As he chewed the witch’s lips off, he sat upon her throat, cutting off her scream. His fellow wee folk, having yanked the bedding back, now fell upon Lily’s exposed limbs, like wolves upon a felled deer. They pulled away strips of flesh with their powerful jaws, and severed tendons and sinew with their talons.

In the next room, Rhododendron sat bolt-upright in her own bed. Through the wall, she could hear vicious, deep snarling and wet shredding sounds. Throwing back the bedclothes, she grasped the fireplace poker and rushed to her mother’s room.

The scene Rhododendron burst in upon would haunt her for the rest of her life. Tiny creatures, the likes of which she’d never seen before, huddled over her mother on her bed. They were ripping her to pieces. Blood soaked the sheets and dripped onto the floor. It was very, very clear that her mother was already dead.

Rage bloomed in Rhododendron’s chest. With a feral hiss, she ran to the bedside and began swinging the poker, knocking the figures off her mother’s fresh corpse. Two, she managed to stab straight through the chest, and they fell to the floor, convulsing and foaming at the mouth. Green spittle sprayed across the floorboards and mingled with the blood.

Fireplace pokers, as you know, are made of iron, which is poisonous to the fae. The creatures began to flee, howling, and she screamed after them as they flopped out the window and landed on the flowerbeds below. Shrubs shook in the garden as the wee folk ran through them and away from the witch’s vengeful daughter.

The last to leave was the original leprechaun man. As he slid over the windowsill, he gathered the two gold pieces, released from the spell upon the witch’s death.

By the end, Rhododendron’s nightgown was red, and the two leprechauns she’d managed to kill lay at her feet, still twitching. Her mother lay in pieces, her face torn beyond recognition, and her nightgown ripped from her body.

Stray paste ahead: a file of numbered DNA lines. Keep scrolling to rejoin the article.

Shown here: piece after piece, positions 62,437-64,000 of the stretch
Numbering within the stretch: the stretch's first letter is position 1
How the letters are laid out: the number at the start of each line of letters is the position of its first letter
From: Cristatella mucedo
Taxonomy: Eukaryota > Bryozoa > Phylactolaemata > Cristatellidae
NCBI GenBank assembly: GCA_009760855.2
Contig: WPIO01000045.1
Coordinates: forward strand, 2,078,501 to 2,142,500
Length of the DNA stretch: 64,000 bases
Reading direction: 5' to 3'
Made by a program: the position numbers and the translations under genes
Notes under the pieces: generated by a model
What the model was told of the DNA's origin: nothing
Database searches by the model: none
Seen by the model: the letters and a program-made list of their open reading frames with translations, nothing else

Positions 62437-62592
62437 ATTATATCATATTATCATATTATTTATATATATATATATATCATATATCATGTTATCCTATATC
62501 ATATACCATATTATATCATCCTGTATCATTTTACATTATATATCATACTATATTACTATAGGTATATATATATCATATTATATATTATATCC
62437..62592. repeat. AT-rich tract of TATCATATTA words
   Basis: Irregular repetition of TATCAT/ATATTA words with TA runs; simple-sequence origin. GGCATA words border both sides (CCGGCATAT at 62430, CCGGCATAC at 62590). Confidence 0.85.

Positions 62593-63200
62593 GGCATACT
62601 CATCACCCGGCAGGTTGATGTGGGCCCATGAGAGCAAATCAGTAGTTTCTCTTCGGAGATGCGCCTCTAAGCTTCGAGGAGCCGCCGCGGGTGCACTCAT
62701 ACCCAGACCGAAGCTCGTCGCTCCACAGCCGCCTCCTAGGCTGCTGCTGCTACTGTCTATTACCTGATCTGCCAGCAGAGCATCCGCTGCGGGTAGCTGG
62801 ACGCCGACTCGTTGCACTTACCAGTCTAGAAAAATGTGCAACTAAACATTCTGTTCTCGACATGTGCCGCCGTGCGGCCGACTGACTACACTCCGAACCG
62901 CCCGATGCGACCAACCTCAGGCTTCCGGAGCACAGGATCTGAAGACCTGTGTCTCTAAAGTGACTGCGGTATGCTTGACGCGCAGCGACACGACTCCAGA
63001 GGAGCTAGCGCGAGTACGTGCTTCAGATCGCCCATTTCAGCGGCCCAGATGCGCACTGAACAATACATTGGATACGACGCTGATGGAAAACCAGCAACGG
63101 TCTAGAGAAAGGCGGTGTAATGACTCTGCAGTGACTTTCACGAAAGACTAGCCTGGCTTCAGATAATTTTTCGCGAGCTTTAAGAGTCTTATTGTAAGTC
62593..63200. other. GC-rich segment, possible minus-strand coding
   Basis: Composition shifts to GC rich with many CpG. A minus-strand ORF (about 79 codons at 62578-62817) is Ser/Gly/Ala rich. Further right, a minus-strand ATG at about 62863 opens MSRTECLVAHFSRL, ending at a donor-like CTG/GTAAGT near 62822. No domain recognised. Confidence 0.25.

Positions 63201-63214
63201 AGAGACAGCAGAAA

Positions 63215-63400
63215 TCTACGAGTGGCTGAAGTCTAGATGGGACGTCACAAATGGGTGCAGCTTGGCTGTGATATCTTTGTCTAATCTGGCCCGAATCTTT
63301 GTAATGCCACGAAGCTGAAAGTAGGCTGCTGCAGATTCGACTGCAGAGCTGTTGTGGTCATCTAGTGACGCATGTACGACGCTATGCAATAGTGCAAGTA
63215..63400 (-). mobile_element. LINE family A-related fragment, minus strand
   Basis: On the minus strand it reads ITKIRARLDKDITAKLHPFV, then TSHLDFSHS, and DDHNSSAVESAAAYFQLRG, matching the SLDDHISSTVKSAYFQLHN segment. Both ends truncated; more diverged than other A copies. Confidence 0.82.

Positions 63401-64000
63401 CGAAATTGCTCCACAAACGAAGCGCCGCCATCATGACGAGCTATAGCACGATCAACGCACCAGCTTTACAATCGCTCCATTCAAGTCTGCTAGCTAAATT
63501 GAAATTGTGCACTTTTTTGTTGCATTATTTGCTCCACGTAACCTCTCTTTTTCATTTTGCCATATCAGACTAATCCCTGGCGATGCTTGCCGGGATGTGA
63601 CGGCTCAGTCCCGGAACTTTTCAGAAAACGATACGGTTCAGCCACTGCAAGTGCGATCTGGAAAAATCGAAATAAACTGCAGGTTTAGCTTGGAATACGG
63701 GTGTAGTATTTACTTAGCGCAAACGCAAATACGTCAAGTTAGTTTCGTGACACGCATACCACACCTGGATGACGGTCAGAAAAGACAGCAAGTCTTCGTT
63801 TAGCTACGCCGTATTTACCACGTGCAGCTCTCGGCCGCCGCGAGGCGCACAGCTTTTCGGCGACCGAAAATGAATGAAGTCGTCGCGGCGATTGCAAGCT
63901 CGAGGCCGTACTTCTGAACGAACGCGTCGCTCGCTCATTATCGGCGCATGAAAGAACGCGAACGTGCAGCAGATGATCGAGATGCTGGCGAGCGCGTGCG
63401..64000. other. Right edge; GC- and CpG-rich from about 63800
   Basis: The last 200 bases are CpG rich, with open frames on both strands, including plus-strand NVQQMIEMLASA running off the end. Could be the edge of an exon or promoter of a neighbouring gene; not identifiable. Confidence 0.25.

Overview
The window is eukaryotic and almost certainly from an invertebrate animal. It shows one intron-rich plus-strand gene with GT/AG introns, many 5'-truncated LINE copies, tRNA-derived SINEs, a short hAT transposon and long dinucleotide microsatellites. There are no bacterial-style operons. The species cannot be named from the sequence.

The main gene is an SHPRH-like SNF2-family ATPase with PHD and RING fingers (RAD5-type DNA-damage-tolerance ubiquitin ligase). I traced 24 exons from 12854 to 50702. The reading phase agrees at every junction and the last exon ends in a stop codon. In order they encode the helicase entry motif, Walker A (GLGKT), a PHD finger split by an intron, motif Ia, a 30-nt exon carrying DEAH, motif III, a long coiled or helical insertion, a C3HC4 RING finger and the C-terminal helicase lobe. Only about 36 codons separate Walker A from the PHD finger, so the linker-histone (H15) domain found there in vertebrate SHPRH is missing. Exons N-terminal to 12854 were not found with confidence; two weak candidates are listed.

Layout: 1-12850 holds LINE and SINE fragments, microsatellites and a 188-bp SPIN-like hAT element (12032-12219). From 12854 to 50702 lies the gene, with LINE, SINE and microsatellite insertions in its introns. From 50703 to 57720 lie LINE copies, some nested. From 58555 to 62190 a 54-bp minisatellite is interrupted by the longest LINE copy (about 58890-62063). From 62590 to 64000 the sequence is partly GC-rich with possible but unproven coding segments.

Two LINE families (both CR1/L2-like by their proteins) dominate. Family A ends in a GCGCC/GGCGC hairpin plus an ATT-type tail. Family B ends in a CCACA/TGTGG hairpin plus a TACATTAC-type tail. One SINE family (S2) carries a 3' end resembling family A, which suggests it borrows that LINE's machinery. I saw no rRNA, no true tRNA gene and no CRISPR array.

A glint of moonlight on her mother’s chest caught Rhododendron’s eye, and she stumbled forward to find the necklace. With a yank, she pulled the heirloom from her mother’s neck and held it close to her heart.



By the time Rose had finished her story, the tourists were ashen-faced and silent. They sat, frozen, for a moment, before one of them cleared her throat.

“Well, that was… that was quite the story, Rose!” she exclaimed with a whoosh of disbelief.

Rose merely smiled and pulled her cardigan aside to show them the amber necklace that hung about her neck. The two Americans leaned in, squinting, to see what lay within its orange depths. They could barely make out what appeared to be a praying mantis nymph, its wings eternally spread, and its tiny arms reaching. It didn’t look like a fairy to them.

“Well, thanks for the coffee and the story, Rose,” one of the tourists said. “It was a whopper!”

“Be careful, ladies, and keep your windows closed!” Rose called as they got up to leave the shop.

“What a wacky tale,” the Americans whispered to each other.

Still, they gave the alcove a wide berth as they made their way out.